African techies now call for tailored funding models

Saturday October 24 2015

ICT exhibition stands during the Transform

ICT exhibition stands during the Transform Africa Summit 2015 in Kigali, Rwanda. PHOTO | CYRIL NDEGEYA | NATION MEDIA GROUP

By Moses K Gahigi, RT Special Correspondent

Technology innovators in Rwanda and the region are not getting the funding they require to develop the needed solutions. This emerged at the Transform Africa 2015 Summit, which was held recently in Kigali.

Although the number of technology-savvy people is increasing, many of their ideas do not see the light of day because the existing financiers are too risk-averse to consider financing technology.

The few smart solutions developed locally in different sectors seem to be gaining traction, especially in health and e-commerce, but most of the solutions that are operational are coming from outside Africa.

“Truthfully, there are few investors putting money into new innovations; so often, tech entrepreneurs don’t have the opportunity of choice,” said Sara Leedom, the chief operating officer of African Entrepreneurs Collective, which works in Rwanda as Inkomoko, at the summit.

Saying technology entrepreneurs just have to find investors who share their vision and should also try different options, she added that “unfortunately banks are not an option, banks don’t understand the business models of new tech innovations, some options are beginning to emerge like crowd funding.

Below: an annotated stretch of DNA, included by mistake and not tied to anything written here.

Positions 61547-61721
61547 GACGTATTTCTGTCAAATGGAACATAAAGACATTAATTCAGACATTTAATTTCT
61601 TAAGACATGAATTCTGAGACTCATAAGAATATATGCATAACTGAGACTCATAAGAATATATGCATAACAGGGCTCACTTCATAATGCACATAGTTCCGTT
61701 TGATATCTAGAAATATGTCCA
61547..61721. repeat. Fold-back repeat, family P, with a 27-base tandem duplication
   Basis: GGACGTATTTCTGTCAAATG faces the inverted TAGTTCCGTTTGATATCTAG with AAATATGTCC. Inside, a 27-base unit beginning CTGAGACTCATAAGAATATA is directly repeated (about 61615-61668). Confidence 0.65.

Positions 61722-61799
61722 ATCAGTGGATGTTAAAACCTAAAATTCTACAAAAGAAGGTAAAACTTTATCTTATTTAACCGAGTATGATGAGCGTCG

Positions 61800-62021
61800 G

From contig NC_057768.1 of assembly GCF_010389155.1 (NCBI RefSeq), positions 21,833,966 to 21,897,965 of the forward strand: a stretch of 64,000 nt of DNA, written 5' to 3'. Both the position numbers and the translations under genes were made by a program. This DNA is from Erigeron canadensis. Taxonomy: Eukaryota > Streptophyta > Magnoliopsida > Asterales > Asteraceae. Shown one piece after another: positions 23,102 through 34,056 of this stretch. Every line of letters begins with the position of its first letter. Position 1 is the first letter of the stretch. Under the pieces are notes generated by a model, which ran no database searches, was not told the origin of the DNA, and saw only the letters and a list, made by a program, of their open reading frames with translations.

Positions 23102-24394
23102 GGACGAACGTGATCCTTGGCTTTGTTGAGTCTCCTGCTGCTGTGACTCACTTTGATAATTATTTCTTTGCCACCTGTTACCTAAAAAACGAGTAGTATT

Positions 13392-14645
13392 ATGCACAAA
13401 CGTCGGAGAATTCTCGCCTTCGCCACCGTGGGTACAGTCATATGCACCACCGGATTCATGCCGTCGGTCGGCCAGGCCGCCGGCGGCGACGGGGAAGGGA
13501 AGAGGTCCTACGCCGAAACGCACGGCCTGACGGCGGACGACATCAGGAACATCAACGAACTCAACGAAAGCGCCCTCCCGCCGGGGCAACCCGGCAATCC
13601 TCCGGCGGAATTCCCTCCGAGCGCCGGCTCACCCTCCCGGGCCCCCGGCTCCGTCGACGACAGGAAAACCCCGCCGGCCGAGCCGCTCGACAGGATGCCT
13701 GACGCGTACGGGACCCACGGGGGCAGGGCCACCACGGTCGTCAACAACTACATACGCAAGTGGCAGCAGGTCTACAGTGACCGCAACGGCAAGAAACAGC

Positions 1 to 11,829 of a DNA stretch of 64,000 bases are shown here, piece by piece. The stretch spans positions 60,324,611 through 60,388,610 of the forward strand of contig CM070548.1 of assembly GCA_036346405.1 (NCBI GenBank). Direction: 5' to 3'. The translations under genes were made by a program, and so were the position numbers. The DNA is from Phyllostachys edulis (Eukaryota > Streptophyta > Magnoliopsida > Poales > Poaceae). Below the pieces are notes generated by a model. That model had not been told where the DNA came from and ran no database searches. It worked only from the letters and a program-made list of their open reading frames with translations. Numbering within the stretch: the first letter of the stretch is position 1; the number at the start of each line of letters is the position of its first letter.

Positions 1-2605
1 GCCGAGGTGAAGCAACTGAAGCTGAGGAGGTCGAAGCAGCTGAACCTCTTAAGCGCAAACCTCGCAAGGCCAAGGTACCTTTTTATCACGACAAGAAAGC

Ms Leedom, who spoke on the sidelines of the summit, added: “Hopefully, as we talk about homegrown solutions we shall also talk about homegrown financing.”

ICT industry captains across Africa set a $300 billion target of investment by 2020 which is envisaged to unlock the sector’s potential in driving economic development.
Rwanda generated over $66,354,840 in revenue from ICT in 2014.

Markets not developed

In an interview, Amrote Abdella, the regional director for Microsoft 4 Africa, said one of the reasons behind the limited financing of technology innovation is that markets in Africa and the region are not developed to a level where they can attract funding.

“Our markets are too nascent to attract venture capitalists; no one is addressing the financing gap, and angel networks are not fully developed,” said Ms Abdella.

“In regard to funding, the technology world is different and should be looked at differently, tech innovations come from failures, yet the funding systems here are too risk-averse to give any room for failure.

“This scares them off, yet it’s where innovations are born.

“If we are to develop tech entrepreneurs we have to understand that failure is okay, there is need for a funding model which accommodates the aspect of failure in innovation, funding failure is one way to unlock the technology potential.”

Most of the operational technologies were developed outside Africa, and most of them do not address the local problems, highlighting a need for local technology entrepreneurs to be supported and developed.

“Mobile payment started in Africa,” said Tongai Maramba, the CEO of Tigo Rwanda. “The Western banks have started using mobile payment platforms for their customers; this should show us that we have the brains to innovate, so let us support these talents.”

During the summit, it was noted that there have been investors who look for innovative ideas to fund but do not find good ideas to put their money in while there are innovators with ideas who do not get funders.